On Sept. 22, employees of Isotrope LLC drove every public road in Harvard measuring cell phone signal strength of the 4G networks provided by three wireless carriers—AT&T, T-Mobile, and Verizon. Isotrope CEO David Maxson presented the drive test results to the Select Board at its Nov. 16 meeting in the form of coverage maps for each of the three providers. The maps showed what most residents already know—cell phone signals are marginal to poor in most of Harvard.
The worst coverage areas were the center, south-central, southwest, and northeast sections of town. Verizon’s coverage fared the best; T-Mobile was the worst. Most of the town’s roads were color-coded blue for all three carriers, which Maxson said means a reliable signal for someone standing outdoors, but a less-than-reliable signal for users inside a building or a moving car. He added that “blue” coverage is also undesirable because the cell tower has to work harder to get a signal to users, which he said is a waste of resources.
The town contracted with Isotrope earlier this year for the study, which also included recommendations for cell tower sites to improve coverage and maps of estimated coverage should the proposed towers be installed. The study cost just under $10,000, funded by the Select Board’s purchased services budget.
Maxson said two sites would substantially improve coverage in the center of town and to the south: one on town-owned land just to the west of Hildreth House, and one at the summit of Bolton Road, an area that is all privately owned. Isotrope also looked at the Bolton Road water tank site since that land is town-owned. Maxson said that site was not ideal because the signal going to the southeast would get “chopped off” by the terrain. In the northeast section of town, a new tower along Route 2A in Ayer or on one of the large private properties in that part of Harvard, such as the golf course, would be good options to improve coverage, according to Isotrope’s report.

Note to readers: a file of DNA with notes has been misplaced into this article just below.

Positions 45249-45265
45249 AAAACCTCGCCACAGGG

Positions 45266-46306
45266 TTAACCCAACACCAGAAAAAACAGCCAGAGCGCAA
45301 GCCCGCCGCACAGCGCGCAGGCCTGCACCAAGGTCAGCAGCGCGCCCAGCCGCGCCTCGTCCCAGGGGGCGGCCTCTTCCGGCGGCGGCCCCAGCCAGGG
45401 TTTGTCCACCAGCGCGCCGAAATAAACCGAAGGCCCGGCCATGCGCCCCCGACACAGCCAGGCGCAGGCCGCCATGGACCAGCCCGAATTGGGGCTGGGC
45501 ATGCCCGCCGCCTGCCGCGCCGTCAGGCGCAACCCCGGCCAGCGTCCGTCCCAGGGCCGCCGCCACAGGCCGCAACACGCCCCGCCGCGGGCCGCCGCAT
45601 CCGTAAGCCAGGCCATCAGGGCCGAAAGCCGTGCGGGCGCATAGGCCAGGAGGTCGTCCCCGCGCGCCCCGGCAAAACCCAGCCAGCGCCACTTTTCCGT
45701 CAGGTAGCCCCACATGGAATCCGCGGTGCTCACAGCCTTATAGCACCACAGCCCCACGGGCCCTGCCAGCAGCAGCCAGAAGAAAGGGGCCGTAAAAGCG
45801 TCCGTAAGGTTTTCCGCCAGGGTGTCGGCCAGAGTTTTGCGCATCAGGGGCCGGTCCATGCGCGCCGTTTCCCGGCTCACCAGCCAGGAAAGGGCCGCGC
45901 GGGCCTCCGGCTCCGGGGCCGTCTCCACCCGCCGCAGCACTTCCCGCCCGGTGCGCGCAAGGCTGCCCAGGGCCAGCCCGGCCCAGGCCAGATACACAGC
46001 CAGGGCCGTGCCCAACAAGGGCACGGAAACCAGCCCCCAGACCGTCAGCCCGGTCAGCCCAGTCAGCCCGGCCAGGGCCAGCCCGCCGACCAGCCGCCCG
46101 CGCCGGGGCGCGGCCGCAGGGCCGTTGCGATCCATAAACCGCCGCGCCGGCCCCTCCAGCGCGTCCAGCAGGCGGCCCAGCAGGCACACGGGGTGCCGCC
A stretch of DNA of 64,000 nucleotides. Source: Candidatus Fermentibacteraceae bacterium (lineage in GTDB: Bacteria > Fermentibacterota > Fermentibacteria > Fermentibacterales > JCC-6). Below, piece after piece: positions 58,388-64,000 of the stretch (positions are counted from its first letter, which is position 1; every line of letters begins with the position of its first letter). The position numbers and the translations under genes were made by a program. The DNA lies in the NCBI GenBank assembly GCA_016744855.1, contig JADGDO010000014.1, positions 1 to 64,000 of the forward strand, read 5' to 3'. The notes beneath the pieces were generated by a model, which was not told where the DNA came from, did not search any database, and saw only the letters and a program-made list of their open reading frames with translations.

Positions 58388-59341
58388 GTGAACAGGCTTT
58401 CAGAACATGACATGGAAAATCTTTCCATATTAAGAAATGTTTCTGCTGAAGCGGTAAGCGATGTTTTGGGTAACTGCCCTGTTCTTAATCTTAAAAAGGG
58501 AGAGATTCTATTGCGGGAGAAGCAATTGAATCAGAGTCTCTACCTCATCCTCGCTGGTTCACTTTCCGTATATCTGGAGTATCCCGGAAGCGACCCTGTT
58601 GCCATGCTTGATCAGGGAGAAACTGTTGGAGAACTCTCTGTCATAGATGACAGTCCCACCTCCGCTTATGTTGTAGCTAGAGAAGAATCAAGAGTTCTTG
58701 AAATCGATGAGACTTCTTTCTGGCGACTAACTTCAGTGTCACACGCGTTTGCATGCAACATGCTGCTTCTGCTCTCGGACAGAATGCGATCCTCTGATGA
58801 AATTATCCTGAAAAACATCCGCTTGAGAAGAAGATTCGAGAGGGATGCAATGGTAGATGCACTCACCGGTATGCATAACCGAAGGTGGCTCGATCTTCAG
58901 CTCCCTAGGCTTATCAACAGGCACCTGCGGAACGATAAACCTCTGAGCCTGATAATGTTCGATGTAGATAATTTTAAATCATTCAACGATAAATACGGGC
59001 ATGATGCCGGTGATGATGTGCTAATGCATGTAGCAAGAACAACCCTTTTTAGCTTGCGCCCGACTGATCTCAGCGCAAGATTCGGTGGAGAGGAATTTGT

Maxson also suggested revising town bylaws to entice carriers to install cell towers in Harvard. He said when a carrier’s site acquisition expert looks at a town’s bylaws, they are looking for whether variances will be necessary. “They will follow the path of least resistance,” he said, and suggested that zoning relief could be achieved by creating “wireless overlay districts” that would apply only to specific sites.
Town Meeting would have to approve the leasing of town-owned land for any purpose, including a cell tower. The Select Board will discuss the options at a future meeting.